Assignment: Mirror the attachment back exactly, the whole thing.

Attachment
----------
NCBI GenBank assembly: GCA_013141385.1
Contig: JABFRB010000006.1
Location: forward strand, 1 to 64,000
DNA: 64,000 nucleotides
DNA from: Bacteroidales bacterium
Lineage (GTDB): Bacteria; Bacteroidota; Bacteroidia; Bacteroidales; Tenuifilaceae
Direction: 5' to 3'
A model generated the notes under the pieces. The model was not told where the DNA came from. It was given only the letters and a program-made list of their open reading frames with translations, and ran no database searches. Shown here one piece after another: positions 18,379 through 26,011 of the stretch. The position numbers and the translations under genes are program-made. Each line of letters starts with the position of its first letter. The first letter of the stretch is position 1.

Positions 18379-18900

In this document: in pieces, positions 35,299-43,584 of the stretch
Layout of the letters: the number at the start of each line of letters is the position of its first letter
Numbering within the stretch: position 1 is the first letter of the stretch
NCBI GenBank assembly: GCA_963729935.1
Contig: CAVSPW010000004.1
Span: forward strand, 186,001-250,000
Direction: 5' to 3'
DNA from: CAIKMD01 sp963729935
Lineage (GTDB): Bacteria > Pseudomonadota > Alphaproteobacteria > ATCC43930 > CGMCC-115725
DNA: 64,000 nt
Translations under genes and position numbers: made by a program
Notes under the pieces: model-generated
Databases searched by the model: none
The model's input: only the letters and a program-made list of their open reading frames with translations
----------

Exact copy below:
NCBI GenBank assembly: GCA_013141385.1
Contig: JABFRB010000006.1
Location: forward strand, 1 to 64,000
DNA: 64,000 nucleotides
DNA from: Bacteroidales bacterium
Lineage (GTDB): Bacteria; Bacteroidota; Bacteroidia; Bacteroidales; Tenuifilaceae
Direction: 5' to 3'
A model generated the notes under the pieces. The model was not told where the DNA came from. It was given only the letters and a program-made list of their open reading frames with translations, and ran no database searches. Shown here one piece after another: positions 18,379 through 26,011 of the stretch. The position numbers and the translations under genes are program-made. Each line of letters starts with the position of its first letter. The first letter of the stretch is position 1.

Positions 18379-18900

In this document: in pieces, positions 35,299-43,584 of the stretch
Layout of the letters: the number at the start of each line of letters is the position of its first letter
Numbering within the stretch: position 1 is the first letter of the stretch
NCBI GenBank assembly: GCA_963729935.1
Contig: CAVSPW010000004.1
Span: forward strand, 186,001-250,000
Direction: 5' to 3'
DNA from: CAIKMD01 sp963729935
Lineage (GTDB): Bacteria > Pseudomonadota > Alphaproteobacteria > ATCC43930 > CGMCC-115725
DNA: 64,000 nt
Translations under genes and position numbers: made by a program
Notes under the pieces: model-generated
Databases searched by the model: none
The model's input: only the letters and a program-made list of their open reading frames with translations